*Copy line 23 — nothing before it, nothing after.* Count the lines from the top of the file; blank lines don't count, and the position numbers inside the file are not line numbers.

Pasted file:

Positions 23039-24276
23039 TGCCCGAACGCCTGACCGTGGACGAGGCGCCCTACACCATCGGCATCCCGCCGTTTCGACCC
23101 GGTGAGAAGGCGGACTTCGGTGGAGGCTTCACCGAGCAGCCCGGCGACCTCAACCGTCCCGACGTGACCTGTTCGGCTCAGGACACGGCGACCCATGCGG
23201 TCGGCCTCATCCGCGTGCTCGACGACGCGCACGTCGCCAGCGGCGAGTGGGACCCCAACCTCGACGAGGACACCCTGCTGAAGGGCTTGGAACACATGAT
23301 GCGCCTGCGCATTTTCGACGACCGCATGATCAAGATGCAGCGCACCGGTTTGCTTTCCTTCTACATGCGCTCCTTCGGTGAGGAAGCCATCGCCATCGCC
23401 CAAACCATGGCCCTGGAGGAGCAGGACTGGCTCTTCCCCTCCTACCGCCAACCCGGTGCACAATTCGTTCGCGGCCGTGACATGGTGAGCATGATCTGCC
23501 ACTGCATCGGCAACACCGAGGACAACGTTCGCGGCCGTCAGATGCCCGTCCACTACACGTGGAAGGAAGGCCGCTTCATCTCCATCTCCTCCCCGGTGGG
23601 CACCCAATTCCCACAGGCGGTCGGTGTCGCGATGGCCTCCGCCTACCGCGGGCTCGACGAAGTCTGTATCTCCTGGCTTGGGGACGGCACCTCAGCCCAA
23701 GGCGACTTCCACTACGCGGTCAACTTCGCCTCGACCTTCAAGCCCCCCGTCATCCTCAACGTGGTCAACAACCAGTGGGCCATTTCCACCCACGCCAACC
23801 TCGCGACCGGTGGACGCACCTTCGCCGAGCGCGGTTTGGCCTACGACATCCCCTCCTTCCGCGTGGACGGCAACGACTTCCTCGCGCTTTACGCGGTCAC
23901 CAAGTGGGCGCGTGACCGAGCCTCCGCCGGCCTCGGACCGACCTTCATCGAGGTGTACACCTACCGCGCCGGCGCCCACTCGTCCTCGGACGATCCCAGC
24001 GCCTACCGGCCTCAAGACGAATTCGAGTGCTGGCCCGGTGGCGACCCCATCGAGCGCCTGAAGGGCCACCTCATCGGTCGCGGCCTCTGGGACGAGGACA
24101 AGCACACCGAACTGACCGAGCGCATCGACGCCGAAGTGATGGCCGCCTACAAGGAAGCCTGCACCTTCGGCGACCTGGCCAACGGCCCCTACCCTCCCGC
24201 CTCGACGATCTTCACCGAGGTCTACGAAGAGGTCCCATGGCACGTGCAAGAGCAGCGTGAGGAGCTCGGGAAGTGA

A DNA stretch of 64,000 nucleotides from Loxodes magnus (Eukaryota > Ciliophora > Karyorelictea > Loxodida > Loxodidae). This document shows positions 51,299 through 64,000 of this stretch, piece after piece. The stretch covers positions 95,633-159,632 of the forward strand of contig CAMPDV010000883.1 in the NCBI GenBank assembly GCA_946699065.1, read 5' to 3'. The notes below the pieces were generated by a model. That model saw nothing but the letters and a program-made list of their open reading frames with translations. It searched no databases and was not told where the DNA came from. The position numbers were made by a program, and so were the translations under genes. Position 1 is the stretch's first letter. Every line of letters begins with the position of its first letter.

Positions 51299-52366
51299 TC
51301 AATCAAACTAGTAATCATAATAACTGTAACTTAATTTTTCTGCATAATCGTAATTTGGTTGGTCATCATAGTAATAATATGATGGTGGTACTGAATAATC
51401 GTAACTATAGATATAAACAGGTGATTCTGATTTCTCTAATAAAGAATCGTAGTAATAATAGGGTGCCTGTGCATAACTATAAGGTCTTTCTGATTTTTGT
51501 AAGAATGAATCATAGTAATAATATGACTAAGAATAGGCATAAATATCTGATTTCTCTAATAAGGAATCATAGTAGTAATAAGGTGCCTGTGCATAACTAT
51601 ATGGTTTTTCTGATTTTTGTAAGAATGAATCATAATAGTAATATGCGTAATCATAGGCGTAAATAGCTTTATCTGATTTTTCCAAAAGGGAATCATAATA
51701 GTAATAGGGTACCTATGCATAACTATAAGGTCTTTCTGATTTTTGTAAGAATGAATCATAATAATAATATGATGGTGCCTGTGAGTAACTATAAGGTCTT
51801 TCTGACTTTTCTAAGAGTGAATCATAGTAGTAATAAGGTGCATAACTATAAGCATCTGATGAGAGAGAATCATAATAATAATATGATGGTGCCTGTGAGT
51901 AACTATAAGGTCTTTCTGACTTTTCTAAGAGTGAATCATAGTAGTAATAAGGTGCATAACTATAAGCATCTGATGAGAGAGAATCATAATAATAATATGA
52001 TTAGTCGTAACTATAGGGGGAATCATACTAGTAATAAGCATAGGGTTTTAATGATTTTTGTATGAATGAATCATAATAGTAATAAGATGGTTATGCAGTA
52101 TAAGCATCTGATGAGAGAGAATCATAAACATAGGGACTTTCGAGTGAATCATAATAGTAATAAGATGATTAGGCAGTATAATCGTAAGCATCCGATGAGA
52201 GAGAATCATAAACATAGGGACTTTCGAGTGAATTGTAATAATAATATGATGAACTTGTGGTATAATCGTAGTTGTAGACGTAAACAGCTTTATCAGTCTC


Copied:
51801 TCTGACTTTTCTAAGAGTGAATCATAGTAGTAATAAGGTGCATAACTATAAGCATCTGATGAGAGAGAATCATAATAATAATATGATGGTGCCTGTGAGT